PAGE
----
Edward Tilson completed his licence coursework at the University of Franche-Comté before receiving undergraduate degrees from the Universities of Toronto (B. A.) and Carleton (B. A. hon.). He completed an M. A. at the universities of Carleton and Ottawa before pursuing doctoral studies at the universities of McGill and Geneva along the way to completing graduate degrees (M. A., M. Phil., Ph. D.) at Yale University.
His research centers on differences between humanist and (anti)rationalist accounts of modernity. Interests include Montaigne’s Essais; Erôs and epistêmê in Ronsard and Rabelais; the classicism of the generation of 1660; and philosophical paradox and narrative structure in Voltaire, Diderot and Rousseau.
His work with graduate students has focused on semiology and ontology in texts and intertexts from Augustine to Proust; on re-readings within Renaissance works and in their critical reception; and on various aspects of Enlightenment literature. He has developed doctoral seminars on historical humanism to the end of the 19thC and its 20thC critiques, and on the strategies and goals of historical narrative within divergent interpretations of modernity. He has also worked with students on Old French literature and medieval subjectivity.
He edited Les Interférences des écoles de pensée antiques dans la littérature de la Renaissance for Garnier, Paris (“Perspectives humanistes” no 6, 2013).
Recent book chapters and articles include:
- “La raison et les affects dans La Theologie naturelle de Raymond Sebon, traduicte nouvellement en français par messire Michel, Seigneur de Montaigne”, Montaigne Studies (forthcoming, Winter 2018)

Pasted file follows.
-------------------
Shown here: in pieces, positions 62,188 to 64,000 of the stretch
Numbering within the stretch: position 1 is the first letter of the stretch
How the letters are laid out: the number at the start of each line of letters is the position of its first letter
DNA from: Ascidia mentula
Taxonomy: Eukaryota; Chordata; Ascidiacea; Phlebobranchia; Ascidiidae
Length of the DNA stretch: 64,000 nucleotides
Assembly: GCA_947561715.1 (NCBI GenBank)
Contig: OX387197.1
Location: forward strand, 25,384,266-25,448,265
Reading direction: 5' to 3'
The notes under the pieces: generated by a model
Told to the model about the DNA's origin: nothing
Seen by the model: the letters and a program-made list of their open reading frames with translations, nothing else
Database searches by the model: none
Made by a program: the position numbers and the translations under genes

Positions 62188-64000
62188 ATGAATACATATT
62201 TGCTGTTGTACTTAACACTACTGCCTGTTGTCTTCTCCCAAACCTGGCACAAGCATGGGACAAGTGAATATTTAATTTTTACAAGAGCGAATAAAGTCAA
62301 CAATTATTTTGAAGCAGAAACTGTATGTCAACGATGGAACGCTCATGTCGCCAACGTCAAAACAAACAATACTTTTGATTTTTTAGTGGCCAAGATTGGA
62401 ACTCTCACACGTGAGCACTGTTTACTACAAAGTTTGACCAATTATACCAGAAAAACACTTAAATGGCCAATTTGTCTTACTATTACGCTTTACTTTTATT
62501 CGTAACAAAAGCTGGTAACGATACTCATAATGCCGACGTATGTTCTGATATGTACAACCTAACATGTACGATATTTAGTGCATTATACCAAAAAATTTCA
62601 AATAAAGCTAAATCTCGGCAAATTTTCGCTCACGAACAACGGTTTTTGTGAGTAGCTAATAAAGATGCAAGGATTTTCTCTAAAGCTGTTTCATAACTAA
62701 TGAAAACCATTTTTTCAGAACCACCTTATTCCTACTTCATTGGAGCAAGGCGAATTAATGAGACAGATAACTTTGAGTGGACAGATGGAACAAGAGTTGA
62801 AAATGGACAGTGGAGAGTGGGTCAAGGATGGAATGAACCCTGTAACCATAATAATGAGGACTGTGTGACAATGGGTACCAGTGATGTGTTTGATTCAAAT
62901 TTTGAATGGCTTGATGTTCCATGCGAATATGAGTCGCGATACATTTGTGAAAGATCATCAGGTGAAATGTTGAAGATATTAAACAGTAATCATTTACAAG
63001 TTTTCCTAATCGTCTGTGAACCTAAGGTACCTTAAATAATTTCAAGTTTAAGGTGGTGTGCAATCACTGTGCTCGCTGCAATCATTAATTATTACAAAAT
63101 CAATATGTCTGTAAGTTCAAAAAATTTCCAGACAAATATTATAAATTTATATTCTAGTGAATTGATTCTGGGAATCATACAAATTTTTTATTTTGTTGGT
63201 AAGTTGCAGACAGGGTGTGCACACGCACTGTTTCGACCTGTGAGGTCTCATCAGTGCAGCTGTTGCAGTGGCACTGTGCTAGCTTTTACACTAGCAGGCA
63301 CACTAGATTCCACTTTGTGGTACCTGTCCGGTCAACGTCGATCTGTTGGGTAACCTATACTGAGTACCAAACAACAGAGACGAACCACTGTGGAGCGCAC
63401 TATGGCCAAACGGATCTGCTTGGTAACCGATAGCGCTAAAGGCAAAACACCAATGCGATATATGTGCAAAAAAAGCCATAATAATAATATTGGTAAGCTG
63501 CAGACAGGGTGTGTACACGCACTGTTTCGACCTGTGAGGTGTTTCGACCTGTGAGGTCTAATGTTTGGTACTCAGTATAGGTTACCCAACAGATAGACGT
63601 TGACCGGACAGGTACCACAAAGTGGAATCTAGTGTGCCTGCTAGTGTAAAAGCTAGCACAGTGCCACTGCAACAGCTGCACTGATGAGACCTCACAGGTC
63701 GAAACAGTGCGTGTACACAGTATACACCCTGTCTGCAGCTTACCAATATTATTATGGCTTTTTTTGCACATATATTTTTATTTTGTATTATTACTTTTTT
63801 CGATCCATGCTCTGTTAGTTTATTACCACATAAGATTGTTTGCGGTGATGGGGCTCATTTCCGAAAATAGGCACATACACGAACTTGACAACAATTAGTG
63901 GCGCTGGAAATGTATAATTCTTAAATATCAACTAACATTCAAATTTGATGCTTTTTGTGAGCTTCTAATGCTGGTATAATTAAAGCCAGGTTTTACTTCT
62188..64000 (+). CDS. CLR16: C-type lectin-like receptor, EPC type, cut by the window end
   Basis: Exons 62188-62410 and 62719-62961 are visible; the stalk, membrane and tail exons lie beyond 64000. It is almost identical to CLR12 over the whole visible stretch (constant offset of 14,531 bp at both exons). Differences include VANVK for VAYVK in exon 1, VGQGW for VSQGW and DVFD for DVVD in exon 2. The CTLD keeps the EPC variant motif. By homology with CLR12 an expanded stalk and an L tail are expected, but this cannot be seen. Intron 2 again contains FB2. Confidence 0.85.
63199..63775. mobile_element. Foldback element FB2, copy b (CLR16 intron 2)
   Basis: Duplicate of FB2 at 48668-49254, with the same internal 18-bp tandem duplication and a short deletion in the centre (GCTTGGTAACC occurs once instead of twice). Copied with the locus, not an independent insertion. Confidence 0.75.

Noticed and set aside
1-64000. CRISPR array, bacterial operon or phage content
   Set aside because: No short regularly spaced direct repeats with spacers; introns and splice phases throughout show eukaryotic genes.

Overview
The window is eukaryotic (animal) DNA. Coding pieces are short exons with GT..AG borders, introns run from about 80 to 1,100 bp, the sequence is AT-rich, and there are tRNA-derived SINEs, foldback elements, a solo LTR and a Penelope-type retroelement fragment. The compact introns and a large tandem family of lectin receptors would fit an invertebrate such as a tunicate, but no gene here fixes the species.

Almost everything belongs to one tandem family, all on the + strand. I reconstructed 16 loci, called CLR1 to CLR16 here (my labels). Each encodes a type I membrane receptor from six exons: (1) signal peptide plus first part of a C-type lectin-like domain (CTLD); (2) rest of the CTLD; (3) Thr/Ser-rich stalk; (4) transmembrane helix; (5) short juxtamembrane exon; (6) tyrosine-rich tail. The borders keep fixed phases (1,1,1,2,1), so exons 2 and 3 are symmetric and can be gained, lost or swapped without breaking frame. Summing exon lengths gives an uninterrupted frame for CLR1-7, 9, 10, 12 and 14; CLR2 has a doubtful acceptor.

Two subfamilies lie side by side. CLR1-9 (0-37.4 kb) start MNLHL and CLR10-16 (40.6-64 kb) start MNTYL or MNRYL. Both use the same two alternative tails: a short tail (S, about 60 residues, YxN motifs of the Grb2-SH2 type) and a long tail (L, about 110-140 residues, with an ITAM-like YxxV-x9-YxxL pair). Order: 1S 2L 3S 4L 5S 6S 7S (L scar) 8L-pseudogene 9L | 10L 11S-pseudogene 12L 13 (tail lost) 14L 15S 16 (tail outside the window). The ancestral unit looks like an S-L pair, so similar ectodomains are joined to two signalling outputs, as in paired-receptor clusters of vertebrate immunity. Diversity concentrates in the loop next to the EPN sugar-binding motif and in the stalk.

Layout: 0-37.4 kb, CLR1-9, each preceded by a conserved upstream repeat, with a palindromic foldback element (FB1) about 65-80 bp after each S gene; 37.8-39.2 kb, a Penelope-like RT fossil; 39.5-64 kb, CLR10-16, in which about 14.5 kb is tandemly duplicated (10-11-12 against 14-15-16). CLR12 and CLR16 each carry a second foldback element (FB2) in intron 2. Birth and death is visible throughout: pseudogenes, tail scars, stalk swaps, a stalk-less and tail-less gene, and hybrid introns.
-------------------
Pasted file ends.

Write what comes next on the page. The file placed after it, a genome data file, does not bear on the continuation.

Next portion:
- “Cynic Charity and Christian Satire: Blending Genres and Programming Readings in the ‘Author’s Prologue’ to Rabelais’s Tiers Livre”, Yale French Studies (forthcoming, Winter 2018)
- “‘Desinit in piscem’ : discours hybrides chez Lucrèce, Horace et Montaigne”, in A. Ben Farhat and M. Trabelsi (ed.), La question de l’hybride, Sfax, Nouha, 2014, p. 47-73
- “‘Nous ne nous pouvons arracher de la vie par discours’ : épicurisme, théologie et scepticisme dans l’‘Apologie de Raimond Sebond’”, in Les Interférences, q.v., p. 129-156
- “‘La forme demeure, et la matière se perd’ : transformations du De rerum natura chez Ronsard”, in F. Lestringant and E. Naya (ed.), La renaissance de Lucrèce, Cahiers Saulnier no 27, Paris, University of Paris-Sorbonne Press, 2010, p. 201-222
- “L’apologie de Socrate dans l’essai II, 12 de Montaigne”, in T. Gontier and S. Mayer (ed.), Le socratisme de Montaigne, Paris, Garnier, 2010, p. 137-153
- “Le discours sauvage : cannibalisme et autres rites barbares dans les Essais de Montaigne” Montaigne Studies, vol. 23, no 1-2, 2010, p. 137-157.